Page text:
An autonomous vehicle demo day would offer traditional car manufacturers the opportunity to showcase their advanced driver assistance systems while educating and preparing the public for the future.

“Getting a traditional car manufacturer to jump is the million dollar question” according to Jeffrey Spencer, Executive Director of the Sacramento Transportation Authority. Alex Epstein expands, “Right now, the downside is much bigger than the upside for traditional car manufacturers. The fully automated vehicles traditional car manufacturers might show are prototypes. Concept cars out for testing and refinement. Once the automated vehicles are brought to market, the manufacturers will be out showcasing them every chance they get.”

However, the fact that you cannot currently buy an autonomous vehicle or subscribe to an autonomous vehicle service should not stop traditional car manufacturers from preparing for the future and openly engaging with cities and the public. The upside is, in fact, bigger.

Only a handful of traditional car manufacturers will make the leap to becoming a mobility company. To make this leap, the public first and foremost has to like and trust the brand.

Today, the only truly trusted autonomous vehicle brand is Waymo. Why? Waymo is an Alphabet (Google) company and their AVs are the most commonly associated vehicles with autonomy. Plus, Google is the 5th most reputable company in the world (2017) according to the Reputation Institute.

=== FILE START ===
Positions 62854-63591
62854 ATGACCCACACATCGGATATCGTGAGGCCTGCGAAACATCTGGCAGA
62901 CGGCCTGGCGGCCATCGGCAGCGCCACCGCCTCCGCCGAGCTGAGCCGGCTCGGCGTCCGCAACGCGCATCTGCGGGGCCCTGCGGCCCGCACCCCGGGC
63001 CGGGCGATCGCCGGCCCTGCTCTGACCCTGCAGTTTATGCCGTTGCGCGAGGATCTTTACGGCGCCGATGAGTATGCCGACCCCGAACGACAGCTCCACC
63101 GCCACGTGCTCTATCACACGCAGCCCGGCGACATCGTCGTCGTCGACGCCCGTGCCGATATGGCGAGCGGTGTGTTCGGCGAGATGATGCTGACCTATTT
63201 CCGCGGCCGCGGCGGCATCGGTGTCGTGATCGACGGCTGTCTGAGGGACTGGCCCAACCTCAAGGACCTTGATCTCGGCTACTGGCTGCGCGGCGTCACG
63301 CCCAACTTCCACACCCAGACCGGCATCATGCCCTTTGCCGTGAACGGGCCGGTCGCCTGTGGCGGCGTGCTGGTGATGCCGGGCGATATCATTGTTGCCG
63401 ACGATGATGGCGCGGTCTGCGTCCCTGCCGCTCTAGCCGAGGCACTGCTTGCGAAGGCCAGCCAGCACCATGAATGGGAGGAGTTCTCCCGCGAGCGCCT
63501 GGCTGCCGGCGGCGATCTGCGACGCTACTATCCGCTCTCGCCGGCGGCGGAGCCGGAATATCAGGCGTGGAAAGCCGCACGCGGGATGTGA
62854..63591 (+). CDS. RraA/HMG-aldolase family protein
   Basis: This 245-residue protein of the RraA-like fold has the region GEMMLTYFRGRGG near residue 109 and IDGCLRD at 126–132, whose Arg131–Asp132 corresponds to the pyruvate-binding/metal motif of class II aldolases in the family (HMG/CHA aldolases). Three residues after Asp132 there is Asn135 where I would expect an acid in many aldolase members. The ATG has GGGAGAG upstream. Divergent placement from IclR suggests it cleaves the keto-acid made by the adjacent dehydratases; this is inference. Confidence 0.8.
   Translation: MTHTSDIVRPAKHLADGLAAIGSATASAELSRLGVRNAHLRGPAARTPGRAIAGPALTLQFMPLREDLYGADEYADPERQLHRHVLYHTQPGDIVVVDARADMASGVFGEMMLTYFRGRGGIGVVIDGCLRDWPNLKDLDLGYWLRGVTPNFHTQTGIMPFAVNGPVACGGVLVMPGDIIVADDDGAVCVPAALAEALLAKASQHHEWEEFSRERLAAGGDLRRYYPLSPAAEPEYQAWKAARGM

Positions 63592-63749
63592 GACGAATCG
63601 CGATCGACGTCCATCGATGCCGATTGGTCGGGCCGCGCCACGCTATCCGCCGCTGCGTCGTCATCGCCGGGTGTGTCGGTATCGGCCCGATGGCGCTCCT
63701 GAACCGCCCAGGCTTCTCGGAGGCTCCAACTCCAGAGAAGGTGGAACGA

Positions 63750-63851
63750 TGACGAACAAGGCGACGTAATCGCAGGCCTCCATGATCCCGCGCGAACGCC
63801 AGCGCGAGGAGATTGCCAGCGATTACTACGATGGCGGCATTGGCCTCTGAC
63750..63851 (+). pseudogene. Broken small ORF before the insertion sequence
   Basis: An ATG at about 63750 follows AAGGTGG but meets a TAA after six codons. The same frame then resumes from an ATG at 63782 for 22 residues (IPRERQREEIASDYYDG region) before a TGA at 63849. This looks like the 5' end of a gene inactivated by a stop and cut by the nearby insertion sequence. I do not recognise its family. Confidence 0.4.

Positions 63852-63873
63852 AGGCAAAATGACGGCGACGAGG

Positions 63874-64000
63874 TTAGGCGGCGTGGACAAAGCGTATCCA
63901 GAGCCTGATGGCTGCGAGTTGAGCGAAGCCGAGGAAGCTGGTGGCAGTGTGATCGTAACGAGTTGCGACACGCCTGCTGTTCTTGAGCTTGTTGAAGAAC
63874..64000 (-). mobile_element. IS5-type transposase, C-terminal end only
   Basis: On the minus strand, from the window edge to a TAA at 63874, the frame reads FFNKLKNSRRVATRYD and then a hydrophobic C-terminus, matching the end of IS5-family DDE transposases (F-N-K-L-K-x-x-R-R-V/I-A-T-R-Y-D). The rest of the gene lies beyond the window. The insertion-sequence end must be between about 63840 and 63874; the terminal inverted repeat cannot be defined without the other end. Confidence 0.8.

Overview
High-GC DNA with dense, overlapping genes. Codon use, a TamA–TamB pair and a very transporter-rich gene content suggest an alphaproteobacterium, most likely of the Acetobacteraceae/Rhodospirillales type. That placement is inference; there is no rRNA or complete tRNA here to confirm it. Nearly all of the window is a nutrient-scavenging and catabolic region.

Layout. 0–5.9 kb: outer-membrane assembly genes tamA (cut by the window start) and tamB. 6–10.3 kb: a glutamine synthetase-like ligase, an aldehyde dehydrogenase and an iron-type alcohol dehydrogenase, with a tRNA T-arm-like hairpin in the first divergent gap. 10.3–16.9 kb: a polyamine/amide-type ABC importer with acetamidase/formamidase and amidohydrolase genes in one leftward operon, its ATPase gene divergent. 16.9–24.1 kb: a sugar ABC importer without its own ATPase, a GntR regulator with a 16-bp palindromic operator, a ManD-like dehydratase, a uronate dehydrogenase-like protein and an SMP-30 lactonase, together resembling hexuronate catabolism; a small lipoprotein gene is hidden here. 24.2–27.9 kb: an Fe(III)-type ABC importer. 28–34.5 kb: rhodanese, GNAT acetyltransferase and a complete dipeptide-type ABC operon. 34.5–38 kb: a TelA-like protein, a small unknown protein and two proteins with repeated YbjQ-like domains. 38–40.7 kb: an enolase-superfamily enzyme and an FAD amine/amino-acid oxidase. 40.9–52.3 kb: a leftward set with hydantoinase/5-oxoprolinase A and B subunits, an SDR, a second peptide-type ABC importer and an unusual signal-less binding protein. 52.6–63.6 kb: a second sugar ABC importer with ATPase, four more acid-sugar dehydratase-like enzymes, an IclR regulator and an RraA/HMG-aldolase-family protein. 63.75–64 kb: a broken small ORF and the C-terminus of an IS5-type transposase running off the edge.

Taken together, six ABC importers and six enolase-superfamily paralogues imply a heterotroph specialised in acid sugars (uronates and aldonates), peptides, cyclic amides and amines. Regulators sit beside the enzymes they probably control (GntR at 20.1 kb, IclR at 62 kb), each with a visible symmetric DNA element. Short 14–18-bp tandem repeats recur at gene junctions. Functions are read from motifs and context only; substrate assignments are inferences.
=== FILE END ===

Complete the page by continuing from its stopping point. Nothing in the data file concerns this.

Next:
BMW is not far behind as the 12th most reputable company in the world (2017), but ask the general public if they have heard of a self-driving BMW or if they have seen one and the answer will be most likely no. Ask the public if they have heard of an self-driving Google car or if they have seen one, the answer most likely will be yes.

Ask the public who they trust with their safety in an autonomous vehicle, and the answer most likely will be Google. The public uses Google every single day and has grown to like and trust the brand. To get to the point in society where every autonomous vehicle brand is trusted by consumers, we have to eliminate the fear of the unknown.

Through outreach and education, individuals will start to overcome their fear of autonomous vehicles. The time to act is now, it’s time for every single autonomous vehicle manufacturer to partner with cities around the world to host autonomous vehicle demo days.